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Alabama Woman Who Joined ISIS Now Wants To Return Home05:29
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A fighter of Christian Syria militia that battles the Islamic State group under the banner of the U.S.-backed Syrian Democratic Forces, burns an ISIS flag on the front line on the western side of Raqqa, Syria, in July 2017. (Hussein Malla/AP)
A fighter of Christian Syria militia that battles the Islamic State group under the banner of the U.S.-backed Syrian Democratic Forces, burns an ISIS flag on the front line on the western side of Raqqa, Syria, in July 2017. (Hussein Malla/AP)
This article is more than 2 years old.

An Alabama woman who ran away from home to join the Islamic State in 2014 now says she wants to return to the U.S. Hoda Muthana used social media to call for attacks on the U.S. during her time with ISIS, but she now says she was brainwashed.

Hassan Shibly (@HassanShibly), an attorney and chief executive director of the Council on American-Islamic Relations' Florida chapter, has acted as a spokesman for Muthana's family since she left the U.S.

He tells Here & Now's Robin Young that Muthana fled ISIS with her 18-month-old son and turned herself in to the Kurdish Workers' Party (PKK). She is now living in a refugee camp in northern Syria, Shibly says.

"She's very fearful right now, very scared because she has spoken out against ISIS very publicly, and there are still ISIS supporters and sympathizers within that vicinity," Shibly says. "But I also get the sense that she feels a burden lifted off her shoulders now that she's come out publicly condemning ISIS and realizing how they had brainwashed her and manipulated her and really turned her into a person that she now is disgusted to have been."

Interview Highlights

On her use of social media to call for attacks on the U.S. 

"Those messages are horrible and disgusting, and frankly, they sound like a lot of hate messages I get by anti-Muslim bigots in America calling for all Muslims to be killed. So it's nasty, it's disgusting, it's horrible. Nothing can justify such disgusting tweets. What we do know for a fact is that those tweets did come out in a period right after, I guess, her first husband was killed. We also know that she actually lost control over her social media while she was there, so we don't truly know what tweets actually came out from her. We know that she had been wanting to leave for some time.

"But listen, at the end of the day, we know that she is disgusted by the person she was. She deeply deeply regrets it. She, in fact, was only 19 years old when she was manipulated and brainwashed. I mean, these guys are essentially preyed on her, manipulated her, brainwashed her, brought her over there and took advantage of her for their purposes. And I think she's finally awoken, and she deeply regrets [it] and she's willing to pay whatever debt she has to society. And I think right now she really wants to be a powerful voice to condemn ISIS and to protect others from being manipulated in the way she was and protect others from making the same horrible mistakes that she had made."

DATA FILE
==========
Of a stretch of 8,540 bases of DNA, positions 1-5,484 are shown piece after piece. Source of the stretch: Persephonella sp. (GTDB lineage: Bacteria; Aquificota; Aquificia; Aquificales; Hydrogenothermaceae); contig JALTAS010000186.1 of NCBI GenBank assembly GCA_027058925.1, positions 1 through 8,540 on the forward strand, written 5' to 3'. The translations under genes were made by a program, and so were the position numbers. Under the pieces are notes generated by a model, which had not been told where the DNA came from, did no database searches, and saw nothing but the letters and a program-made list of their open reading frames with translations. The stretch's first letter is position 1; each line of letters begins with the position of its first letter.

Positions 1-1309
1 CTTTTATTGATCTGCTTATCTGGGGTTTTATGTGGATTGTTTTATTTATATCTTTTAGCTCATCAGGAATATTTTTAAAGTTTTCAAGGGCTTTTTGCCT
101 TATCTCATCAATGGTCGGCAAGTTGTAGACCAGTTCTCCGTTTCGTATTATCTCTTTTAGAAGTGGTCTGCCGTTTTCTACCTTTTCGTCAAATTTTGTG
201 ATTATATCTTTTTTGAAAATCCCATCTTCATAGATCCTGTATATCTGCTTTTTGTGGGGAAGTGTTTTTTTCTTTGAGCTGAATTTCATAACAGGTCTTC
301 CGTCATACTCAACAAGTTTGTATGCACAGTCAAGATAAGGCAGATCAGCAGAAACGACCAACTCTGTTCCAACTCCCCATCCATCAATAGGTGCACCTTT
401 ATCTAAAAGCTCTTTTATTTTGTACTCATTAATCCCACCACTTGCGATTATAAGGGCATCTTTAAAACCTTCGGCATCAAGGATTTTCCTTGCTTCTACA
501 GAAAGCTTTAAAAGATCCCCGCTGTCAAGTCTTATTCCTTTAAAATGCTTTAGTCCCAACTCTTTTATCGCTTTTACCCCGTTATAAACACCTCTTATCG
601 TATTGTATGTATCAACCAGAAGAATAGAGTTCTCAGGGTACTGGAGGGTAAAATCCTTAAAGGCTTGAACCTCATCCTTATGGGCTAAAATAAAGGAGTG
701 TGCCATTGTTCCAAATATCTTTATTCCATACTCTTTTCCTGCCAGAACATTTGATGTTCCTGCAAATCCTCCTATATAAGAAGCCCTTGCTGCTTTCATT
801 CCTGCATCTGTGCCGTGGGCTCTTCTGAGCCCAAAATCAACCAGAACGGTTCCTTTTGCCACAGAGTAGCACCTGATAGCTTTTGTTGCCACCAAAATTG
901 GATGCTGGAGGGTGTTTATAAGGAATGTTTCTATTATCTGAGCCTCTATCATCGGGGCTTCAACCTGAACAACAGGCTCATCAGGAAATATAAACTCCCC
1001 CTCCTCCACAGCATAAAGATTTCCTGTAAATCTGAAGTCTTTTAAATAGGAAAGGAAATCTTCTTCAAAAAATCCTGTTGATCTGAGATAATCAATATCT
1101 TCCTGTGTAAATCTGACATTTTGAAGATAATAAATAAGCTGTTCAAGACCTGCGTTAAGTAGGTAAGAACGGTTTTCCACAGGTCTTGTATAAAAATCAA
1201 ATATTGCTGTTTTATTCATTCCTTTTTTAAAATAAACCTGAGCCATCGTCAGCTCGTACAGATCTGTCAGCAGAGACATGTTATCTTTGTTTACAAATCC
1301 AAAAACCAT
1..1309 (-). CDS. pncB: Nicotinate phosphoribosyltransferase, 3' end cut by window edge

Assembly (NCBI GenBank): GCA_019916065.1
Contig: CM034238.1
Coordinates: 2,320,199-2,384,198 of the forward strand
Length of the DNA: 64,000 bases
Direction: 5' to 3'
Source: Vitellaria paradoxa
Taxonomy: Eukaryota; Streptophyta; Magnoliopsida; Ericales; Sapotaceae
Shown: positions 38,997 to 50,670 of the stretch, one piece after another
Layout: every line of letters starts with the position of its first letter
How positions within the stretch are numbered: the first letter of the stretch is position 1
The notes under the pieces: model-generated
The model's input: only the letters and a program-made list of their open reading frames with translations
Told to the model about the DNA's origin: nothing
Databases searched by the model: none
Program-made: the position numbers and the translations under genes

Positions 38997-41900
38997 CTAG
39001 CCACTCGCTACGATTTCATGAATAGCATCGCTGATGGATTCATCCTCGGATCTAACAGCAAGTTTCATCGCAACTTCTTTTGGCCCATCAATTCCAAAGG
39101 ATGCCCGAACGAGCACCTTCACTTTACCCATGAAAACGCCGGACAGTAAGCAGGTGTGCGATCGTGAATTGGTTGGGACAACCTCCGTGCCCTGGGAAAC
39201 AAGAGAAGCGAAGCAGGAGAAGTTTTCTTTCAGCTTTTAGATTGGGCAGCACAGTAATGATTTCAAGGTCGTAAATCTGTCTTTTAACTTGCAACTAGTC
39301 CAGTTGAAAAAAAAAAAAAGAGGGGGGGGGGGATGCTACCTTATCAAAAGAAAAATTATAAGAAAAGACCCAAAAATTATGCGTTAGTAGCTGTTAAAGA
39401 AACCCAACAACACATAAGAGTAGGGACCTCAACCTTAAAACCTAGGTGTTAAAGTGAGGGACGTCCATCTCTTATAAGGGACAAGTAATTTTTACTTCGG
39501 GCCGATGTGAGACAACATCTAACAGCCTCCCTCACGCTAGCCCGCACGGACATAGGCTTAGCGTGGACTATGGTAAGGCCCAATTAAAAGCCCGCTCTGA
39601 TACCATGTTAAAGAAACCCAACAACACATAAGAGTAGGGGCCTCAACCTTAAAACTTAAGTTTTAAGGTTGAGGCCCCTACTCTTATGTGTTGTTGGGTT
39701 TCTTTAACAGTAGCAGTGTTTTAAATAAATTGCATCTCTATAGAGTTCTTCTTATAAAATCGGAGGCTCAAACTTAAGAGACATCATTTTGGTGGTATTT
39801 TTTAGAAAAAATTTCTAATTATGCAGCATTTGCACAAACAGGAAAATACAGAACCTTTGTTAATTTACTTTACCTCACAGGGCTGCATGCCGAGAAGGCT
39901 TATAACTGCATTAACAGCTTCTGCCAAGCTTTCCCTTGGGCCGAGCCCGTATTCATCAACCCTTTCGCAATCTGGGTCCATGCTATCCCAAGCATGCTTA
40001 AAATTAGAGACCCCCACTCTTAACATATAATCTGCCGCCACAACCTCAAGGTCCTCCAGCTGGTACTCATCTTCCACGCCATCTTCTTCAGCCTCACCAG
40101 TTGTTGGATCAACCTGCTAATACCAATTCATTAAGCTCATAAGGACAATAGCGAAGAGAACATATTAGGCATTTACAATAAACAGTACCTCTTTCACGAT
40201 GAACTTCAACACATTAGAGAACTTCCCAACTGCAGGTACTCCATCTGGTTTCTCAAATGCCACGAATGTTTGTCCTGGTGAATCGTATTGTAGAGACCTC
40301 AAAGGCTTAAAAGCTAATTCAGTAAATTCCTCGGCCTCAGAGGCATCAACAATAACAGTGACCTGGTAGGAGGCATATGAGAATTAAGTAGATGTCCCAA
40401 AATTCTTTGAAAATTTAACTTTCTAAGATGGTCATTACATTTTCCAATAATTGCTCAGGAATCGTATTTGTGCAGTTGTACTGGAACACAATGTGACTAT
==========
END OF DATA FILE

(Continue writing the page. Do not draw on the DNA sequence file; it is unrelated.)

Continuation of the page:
On her background and family 

"She comes from a normal Muslim family. You know, Muslims are a part of the society. You know, we're human just like everyone else. You don't have to be Muslim or Christian or Jewish to know that violence is wrong. These criminal organizations, they really don't care about religion. At the end of the day, they are no different than sex traffickers and violent criminal gangs that prey on vulnerable young youth to recruit them for their nefarious purposes."

"We know that she is disgusted by the person she was. She deeply deeply regrets it."

Hassan Shibly

On the effort to bring her home 

"She is willing to turn herself in. I actually called the FBI on her behalf yesterday, and said, 'Listen, we know where she is. She wants to turn herself in, and she wants to face the legal system and then she will accept whatever outcome of that legal system is.' If she has a debt to society she wants to pay that debt and she wants to move on with her life, but before that she really wants to speak out to protect other vulnerable young women in particular from being manipulated and brainwashed in the same way that she was.

"It almost seems to be falling on deaf ears right now. The government has known where she is for quite some time. In fact, one of her other attorneys contacted the government about a month ago to inform them of her whereabouts, and they've made absolutely no effort to go and interview her, to question her, to even determine whether she's still a threat or not. And I think that's very disturbing given that since she turned herself into the PKK, already The Guardian's been able to interview her in person, The New York Times has been able to interview her in person, and it seems like those major media outlets are doing a better intelligence job than our own government officials at this point."

On her plan if the U.S. does not allow her to come back 

"I think then she's going to have to find a way to survive over there. There is a fear that the PKK may turn her over to the Syrians, which I think is very problematic. The Syrian government has the worst human rights record in the world. Otherwise, there is also a fear right now. And she's taking a big risk by speaking out against ISIS because there is a legitimate fear that the PKK may exchange her with ISIS in a prisoner swap, and if she gets back into ISIS hands, that's definitely a death sentence for her at this point."


Chris Bentley produced and edited this story for broadcast with help from Kathleen McKenna. Samantha Raphelson adapted it for the web. 

This segment aired on February 19, 2019.

Robin Young Twitter Co-Host, Here & Now
Robin Young brings more than 25 years of broadcast experience to her role as host of Here & Now.

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